If I had to define "tragedy," I'd say it's that which cannot be seen to be inevitable until it's happened. If true, then Mayor David Miller and his supporters must be feeling straight-up Shakespearean.
It's tempting to make comparisons between His Worship and a certain Danish Prince of Bardic renown. English professors maintain one was undone by his hubris - and the media attribute the same to the second.
But following a 23-22 vote that deferred a decision on a sorely needed land transfer tax and vehicle registration fee (worth $356 million yearly) until October, hindsight is kicking in with a vengeance.
The mayor is now saying he underestimated the tenacity of the Toronto Real Estate Board and his opponents on council and that he ought to have communicated more forcefully with pols being lobbied by business groups.
It's a breach that council's free marketers leapt into, knowing full well that most residents lack a basic understanding of how cities work.
"We all say we're against [provincial social service] downloading," said Councillor Michael Thompson who voted for deferral during the debate on Monday, July 16. "Yet we're saying it's okay to download [more taxes] on the citizens of Toronto."
Debunking this should have been a slam dunk. Thompson chose not to mention, of course, that property taxes would have to be raised. Such increases, incidentally, put the greatest burden on those least able to pay: tenants pay more proportionately than homeowners for the services they get, a leftover from the days when they weren't allowed to vote.
And they're still disenfranchised compared to lobbyists for the Toronto Real Estate Board.
The argument that council can't implement new taxes because it "wasn't an election issue" is the height of disingenuous populist bullshit. I thought selecting people to keep city services running on something more than bubble gum and sarcasm was why we, you know, have elections at all.
When good ideas are pitted against good strategies, the latter win.
Behold, here's how it works: grandstand over unfixed roads dating back to amalgamation. When the mayor moves to raise taxes to fix the roads, act incensed that the mayor would have the gall to raise taxes when he can't even fix the roads. Then, with even less money to fix the roads, resume grandstanding - the longer the better - since you're basically killing time until McDonald's buys us.
But what of the proposed alternative to taxes: hope the province will have a collective aneurysm and decide right after an election to upload the cost of all its services? They already answered that one: New City Of Toronto Act. Council, they concluded, should be the bad guy, raise taxes and leave the province out of it.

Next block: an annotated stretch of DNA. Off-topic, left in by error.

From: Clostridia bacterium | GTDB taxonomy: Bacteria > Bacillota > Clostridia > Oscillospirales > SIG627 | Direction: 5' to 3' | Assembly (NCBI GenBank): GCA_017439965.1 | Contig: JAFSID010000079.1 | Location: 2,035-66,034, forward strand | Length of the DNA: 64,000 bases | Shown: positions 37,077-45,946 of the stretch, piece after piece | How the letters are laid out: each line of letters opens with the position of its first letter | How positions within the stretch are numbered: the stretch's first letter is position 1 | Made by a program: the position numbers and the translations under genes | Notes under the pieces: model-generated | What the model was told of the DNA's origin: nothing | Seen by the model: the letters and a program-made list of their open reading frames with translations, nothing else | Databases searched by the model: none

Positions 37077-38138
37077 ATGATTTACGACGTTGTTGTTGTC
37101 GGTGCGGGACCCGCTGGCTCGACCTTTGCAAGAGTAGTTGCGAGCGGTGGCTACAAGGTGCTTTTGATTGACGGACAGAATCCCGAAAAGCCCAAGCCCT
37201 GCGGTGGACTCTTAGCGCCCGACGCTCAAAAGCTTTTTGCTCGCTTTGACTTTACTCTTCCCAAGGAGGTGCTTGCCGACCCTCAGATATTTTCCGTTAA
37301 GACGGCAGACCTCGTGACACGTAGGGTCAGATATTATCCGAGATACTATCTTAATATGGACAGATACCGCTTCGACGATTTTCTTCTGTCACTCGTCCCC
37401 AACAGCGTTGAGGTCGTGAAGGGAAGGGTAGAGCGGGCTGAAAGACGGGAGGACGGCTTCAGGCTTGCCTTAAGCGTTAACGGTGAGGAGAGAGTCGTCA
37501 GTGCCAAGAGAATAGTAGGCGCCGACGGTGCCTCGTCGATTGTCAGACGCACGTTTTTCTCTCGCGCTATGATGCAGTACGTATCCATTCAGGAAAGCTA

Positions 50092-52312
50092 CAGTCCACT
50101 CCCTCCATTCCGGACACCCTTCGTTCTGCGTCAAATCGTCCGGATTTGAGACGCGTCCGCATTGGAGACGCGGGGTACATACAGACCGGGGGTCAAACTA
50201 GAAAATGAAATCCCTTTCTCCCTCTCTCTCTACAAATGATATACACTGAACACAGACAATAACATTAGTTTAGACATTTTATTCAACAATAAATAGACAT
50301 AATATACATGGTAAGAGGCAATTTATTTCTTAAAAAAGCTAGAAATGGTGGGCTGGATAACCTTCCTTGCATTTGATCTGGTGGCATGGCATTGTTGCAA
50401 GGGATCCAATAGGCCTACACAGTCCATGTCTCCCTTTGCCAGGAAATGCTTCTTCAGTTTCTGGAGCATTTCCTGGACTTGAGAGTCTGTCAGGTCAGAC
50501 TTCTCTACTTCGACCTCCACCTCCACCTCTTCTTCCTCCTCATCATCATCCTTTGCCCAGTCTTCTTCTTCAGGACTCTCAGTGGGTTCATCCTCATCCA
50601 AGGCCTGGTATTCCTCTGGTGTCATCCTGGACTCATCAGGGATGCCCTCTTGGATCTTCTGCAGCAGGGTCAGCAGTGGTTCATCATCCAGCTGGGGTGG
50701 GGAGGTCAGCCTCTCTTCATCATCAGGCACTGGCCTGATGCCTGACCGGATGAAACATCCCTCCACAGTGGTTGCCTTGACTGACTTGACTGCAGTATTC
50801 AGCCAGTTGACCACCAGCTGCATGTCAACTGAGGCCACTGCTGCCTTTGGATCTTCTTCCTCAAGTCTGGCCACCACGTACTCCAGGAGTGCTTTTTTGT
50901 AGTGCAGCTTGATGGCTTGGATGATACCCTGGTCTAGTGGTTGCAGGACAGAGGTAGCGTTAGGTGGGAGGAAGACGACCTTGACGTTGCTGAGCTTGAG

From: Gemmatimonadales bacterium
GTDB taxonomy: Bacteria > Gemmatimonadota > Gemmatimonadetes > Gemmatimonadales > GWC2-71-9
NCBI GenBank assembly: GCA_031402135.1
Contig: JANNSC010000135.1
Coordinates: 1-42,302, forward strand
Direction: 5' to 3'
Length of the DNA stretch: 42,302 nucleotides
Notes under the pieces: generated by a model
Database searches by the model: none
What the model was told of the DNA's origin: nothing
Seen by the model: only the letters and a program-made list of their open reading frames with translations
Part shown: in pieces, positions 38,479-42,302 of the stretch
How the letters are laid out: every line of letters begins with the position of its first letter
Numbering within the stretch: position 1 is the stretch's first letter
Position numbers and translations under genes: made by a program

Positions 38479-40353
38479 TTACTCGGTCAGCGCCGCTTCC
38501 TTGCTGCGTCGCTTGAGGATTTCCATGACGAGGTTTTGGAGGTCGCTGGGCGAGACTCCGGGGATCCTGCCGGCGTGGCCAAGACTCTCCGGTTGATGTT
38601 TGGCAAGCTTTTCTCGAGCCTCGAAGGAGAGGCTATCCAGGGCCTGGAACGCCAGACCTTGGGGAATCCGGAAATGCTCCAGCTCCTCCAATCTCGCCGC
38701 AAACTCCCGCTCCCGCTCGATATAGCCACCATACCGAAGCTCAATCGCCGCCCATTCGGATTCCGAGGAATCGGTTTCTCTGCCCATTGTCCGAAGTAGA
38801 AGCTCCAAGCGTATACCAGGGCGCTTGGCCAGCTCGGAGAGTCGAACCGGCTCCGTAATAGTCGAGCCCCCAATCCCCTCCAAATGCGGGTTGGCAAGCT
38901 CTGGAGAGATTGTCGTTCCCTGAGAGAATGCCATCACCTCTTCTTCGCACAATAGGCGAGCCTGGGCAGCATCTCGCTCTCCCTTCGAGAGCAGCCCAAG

"I agree with putting pressure on the province," Miller said last week. "But my view is that it's unrealistic to expect [them] to upload $500 million when it hasn't happened in a decade."
Miller's been lobbying for uploading since the day he took office. Until now, council's right wing called his efforts buck-passing. Now that it's the way to stave off taxes, Miller dissers can't get that buck out the door fast enough.
Catching up with exec member Brian Ashton, who voted against the mayor, (changing his mind between the exec meeting and council), I find he doesn't disagree with Miller on the larger fiscal issues, saying his vote was not against the mayor, but for better communication.
"I think this is an opportunity to invite the Board of Trade and the Real Estate Board to see our books, to prove that the financial problem is severe," he tells me. "My god, we have the finance minister of this country saying, 'Get your own house in order.' We've got a messaging problem. We don't have the disorder they think exists."
The day after the vote, the search for potential cuts was trumpeted in big headlines, though they weren't the scorched-earth policy they were made out to be. The city manager had asked departments to find savings amounting to $100 million, a sign of the central bureaucracy realizing it had to act responsibly.
And, of course, with the press hungering for the most apocalyptic copy, it's not surprising that "Oh my god, the subway!" won out over "Council will consider cuts in September."
Tragedies are tangled affairs. On the one hand, the city needs money. On the other, council progressives needed a lesson in humility. And one wonders if the less than open budget process in May and the mayor's understandable reluctance to open up a holistic review of city spending actually helped make the issue ideological.
"Is this a defeat for the mayor? Yes," said Denzil Minnan-Wong, restraining a smile, after the vote. But that's not all that's on his mind. "Staff haven't been very helpful in revealing the data in their program reviews. I want to work with staff, but they just haven't been forthcoming, frankly."
This is an emergency, precisely the time for Miller to slow down and plug all those gaps that adherents of stripped-down government are so capable of exploiting.
What's at stake is the public city, the shared city, civilization as opposed to the me-first vision of those who have no shared language beyond speaking of, as Oscar Wilde said, the price of everything but the value of nothing.
Hamlet died by poisoned sword. All public sector champions have to endure is poison tongues. Let's get in the game.